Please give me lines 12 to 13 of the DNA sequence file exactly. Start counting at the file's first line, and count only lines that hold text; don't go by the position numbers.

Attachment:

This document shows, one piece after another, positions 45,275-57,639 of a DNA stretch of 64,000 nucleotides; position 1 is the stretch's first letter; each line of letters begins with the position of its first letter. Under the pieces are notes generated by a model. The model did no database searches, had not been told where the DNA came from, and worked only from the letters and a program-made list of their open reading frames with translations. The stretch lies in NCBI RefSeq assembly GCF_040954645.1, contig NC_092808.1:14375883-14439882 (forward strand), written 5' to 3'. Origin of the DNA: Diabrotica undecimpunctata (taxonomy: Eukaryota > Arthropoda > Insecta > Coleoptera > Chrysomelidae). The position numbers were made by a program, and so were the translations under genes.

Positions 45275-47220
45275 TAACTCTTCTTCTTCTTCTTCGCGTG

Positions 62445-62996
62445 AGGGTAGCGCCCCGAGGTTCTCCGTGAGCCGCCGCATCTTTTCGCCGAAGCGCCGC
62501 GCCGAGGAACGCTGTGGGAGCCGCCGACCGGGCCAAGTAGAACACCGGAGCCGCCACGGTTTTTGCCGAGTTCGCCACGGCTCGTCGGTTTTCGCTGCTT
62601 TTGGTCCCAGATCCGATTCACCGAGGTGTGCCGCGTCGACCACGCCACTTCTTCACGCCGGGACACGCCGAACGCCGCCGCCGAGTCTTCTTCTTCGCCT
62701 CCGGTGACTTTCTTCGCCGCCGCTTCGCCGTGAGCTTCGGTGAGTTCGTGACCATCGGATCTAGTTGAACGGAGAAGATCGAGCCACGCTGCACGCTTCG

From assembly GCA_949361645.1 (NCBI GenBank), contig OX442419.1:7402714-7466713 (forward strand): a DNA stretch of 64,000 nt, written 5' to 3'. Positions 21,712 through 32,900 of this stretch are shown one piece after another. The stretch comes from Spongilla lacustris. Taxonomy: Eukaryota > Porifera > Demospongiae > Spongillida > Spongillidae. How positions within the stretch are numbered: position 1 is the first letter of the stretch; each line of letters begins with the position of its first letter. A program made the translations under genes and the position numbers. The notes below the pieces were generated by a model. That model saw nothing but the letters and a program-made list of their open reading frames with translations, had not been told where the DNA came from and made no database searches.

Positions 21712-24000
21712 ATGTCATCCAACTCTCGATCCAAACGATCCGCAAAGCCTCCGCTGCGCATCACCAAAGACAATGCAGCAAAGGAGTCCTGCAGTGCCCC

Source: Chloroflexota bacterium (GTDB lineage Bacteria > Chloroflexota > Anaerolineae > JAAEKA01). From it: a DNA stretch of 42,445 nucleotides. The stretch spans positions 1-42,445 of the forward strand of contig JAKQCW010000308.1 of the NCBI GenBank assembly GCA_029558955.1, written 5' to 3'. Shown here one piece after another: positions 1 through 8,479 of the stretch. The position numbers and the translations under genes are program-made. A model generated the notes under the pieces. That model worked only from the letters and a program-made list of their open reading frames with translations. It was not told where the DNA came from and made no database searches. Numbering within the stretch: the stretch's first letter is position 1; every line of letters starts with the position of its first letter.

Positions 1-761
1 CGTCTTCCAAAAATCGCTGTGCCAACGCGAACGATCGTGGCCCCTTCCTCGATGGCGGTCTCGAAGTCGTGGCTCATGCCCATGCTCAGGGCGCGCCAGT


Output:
Source: Chloroflexota bacterium (GTDB lineage Bacteria > Chloroflexota > Anaerolineae > JAAEKA01). From it: a DNA stretch of 42,445 nucleotides. The stretch spans positions 1-42,445 of the forward strand of contig JAKQCW010000308.1 of the NCBI GenBank assembly GCA_029558955.1, written 5' to 3'. Shown here one piece after another: positions 1 through 8,479 of the stretch. The position numbers and the translations under genes are program-made. A model generated the notes under the pieces. That model worked only from the letters and a program-made list of their open reading frames with translations. It was not told where the DNA came from and made no database searches. Numbering within the stretch: the stretch's first letter is position 1; every line of letters starts with the position of its first letter.

Positions 1-761